Thursday, Oct 6
Friday, Oct 7
Saturday, Oct 8
Sunday, Oct 9

Monday, Oct 10
Tuesday, Oct 11
Wednesday, Oct 12
Thursday, Oct 13
Friday, Oct 14

Saturday, Oct 15
Sunday, Oct 16

Monday, Oct 17
Tuesday, Oct 18
Wednesday, Oct 19
Thursday, Oct. 20

Saturday, Oct 15 - Exploring Salzburg, Austria

We walked to the old part of town again, and did some shopping. I got a lamb’s wool sweater, two bears for Benita, and some chocolate musket balls from Fürst’s for all the kids. Also got two Christmas ornaments that depict Salzburg. All down the Getreidegasse, they were having a Saturday market. So much food, fruit, meat, sausage, bread! We ate lunch at a brat stand – got two spicy Krainer brats with mustard and grated fresh horseradish, along with a soft pretzel.

We saw Mozart’s birthplace at No. 9 Getreidegasse, which is now a chocolate shop.

Listened to some Mongolian musicians who were doing something called “overtone” or laryngeal singing. One guy managed to sound like he was whistling in two tones, and the other was making this weird, deep guttural sound.

Toured the cathedral, a quintessential example of upper European baroque architecture and design. Spent some time at the Bio-Fest, a sort of seasonal festival held in Capital Square, with food, music, and hay for the kids to play on. There was a cow made out of hay that had an operating utter so the kids could give it a try.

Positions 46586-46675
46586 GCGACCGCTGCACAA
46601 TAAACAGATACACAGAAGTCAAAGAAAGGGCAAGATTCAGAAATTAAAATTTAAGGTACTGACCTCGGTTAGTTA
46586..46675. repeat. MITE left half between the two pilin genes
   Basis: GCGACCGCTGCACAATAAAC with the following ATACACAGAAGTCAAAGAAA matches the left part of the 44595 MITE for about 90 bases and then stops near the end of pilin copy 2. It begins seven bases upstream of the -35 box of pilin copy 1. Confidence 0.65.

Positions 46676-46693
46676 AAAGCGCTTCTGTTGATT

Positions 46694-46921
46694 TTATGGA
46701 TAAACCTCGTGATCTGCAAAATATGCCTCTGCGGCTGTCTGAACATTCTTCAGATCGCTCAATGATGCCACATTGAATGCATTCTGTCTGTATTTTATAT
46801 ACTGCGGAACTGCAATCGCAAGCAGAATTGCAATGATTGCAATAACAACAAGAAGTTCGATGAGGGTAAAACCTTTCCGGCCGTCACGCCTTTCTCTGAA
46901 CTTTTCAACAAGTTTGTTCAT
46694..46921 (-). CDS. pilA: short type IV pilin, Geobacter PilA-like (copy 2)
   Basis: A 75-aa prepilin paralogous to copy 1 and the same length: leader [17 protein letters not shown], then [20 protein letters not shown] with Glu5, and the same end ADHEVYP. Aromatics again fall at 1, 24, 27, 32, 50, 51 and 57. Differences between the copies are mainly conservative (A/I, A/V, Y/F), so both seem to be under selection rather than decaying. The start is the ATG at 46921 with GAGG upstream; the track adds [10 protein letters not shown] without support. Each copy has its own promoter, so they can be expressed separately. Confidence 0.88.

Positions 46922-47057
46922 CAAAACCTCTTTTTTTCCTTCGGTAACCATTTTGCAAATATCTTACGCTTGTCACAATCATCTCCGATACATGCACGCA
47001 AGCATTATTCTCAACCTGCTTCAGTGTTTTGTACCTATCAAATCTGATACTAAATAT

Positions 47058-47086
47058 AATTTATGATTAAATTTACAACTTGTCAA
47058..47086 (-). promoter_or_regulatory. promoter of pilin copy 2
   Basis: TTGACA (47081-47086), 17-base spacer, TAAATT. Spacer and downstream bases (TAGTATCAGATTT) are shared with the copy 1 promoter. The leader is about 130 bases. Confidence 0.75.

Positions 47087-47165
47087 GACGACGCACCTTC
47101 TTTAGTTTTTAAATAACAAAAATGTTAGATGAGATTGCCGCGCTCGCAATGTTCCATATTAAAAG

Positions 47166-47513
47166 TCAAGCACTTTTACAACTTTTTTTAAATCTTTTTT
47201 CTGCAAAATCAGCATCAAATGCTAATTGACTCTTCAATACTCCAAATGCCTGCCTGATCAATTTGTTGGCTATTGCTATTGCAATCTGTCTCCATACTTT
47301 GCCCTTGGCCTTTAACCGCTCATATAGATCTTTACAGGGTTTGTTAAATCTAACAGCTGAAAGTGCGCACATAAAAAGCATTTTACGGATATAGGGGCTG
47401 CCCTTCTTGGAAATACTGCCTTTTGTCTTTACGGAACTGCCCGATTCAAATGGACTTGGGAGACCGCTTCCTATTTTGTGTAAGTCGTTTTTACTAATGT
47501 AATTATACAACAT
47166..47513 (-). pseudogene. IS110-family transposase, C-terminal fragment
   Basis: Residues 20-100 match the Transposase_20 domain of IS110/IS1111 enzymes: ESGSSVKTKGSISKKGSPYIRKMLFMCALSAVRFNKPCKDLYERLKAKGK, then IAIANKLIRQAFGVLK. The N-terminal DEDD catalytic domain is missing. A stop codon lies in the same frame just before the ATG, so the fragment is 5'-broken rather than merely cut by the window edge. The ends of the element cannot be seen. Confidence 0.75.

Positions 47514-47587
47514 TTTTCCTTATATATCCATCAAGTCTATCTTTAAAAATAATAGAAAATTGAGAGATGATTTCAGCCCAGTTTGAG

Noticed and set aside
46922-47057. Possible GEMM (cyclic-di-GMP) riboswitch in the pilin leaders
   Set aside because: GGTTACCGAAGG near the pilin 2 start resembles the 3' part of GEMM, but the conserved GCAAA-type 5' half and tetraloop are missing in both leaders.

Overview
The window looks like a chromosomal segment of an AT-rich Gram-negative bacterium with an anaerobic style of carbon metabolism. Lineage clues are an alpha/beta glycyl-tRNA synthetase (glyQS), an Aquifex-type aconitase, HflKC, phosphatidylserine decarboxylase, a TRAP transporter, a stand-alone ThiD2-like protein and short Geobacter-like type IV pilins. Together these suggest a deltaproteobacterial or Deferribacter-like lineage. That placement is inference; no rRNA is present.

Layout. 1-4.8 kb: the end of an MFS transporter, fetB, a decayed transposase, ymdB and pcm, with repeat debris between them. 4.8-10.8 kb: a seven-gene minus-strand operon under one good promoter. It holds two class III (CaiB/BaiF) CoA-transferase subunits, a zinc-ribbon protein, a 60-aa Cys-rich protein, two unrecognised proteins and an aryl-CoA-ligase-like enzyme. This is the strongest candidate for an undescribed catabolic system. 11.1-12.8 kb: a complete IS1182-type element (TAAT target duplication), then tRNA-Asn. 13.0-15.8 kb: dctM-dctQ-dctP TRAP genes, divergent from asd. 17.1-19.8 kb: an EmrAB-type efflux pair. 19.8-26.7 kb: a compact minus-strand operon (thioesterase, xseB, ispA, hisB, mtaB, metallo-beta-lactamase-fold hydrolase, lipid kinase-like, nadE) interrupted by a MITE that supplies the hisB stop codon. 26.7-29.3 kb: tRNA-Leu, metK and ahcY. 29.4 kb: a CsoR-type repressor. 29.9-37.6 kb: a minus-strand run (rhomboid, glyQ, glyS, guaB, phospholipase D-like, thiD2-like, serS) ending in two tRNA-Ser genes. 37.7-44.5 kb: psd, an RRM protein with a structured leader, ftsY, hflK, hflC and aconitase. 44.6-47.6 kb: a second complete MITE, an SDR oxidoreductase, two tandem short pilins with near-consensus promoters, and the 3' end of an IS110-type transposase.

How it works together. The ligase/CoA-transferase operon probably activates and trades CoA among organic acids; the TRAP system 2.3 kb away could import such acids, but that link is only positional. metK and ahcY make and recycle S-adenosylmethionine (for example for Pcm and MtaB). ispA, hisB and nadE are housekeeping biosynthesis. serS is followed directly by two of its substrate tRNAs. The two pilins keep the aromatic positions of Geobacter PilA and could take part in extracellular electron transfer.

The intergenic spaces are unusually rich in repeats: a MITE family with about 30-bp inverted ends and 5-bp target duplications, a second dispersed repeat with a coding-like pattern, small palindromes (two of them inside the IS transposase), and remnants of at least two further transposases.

Dropped off our parcels at the hotel, then walked down to Schloss Mirabell, where there were gorgeous flower gardens. There was also a rather odd “dwarf garden,” full of grotesque statues of dwarves doing various things. Made for some great photos. On the way back to the hotel, we wandered through the St. Sebastian cemetery, which dates from the 15th century and contains the graves of Mozart’s father Leopold, and of his wife Constanze.

Ate dinner at the Alter Fuchs again. I had Apfelstrüdel for dessert – have to in Austria, after all – and I wasn’t disappointed! Our waiter was probably 14 or 15 years old (serving up beer), and he was fluent in both German and English. “Do you have any more wishes?” he said at one point, as if he were a lamp genie.

Next time we visit here, we’d like to see some of the Alpine countryside, but that’ll mean renting a car. It had gotten a bit nippy and the leaves were all turning. At the hotel I used a German computer keyboard, which was interesting. The Z and Y were switched, and there were umlaut letters where the apostrophes and slashes should have been.

Eingang = entrance. Ausgang = exit. Danke schön = thank you very much. Bitte schön = you’re welcome. Zug = train. WC (pronounced “Vay-Tsay”) = restroom. Europeans, Italians and Austrians alike all write their number ones with a curvy stem to the left.

Next day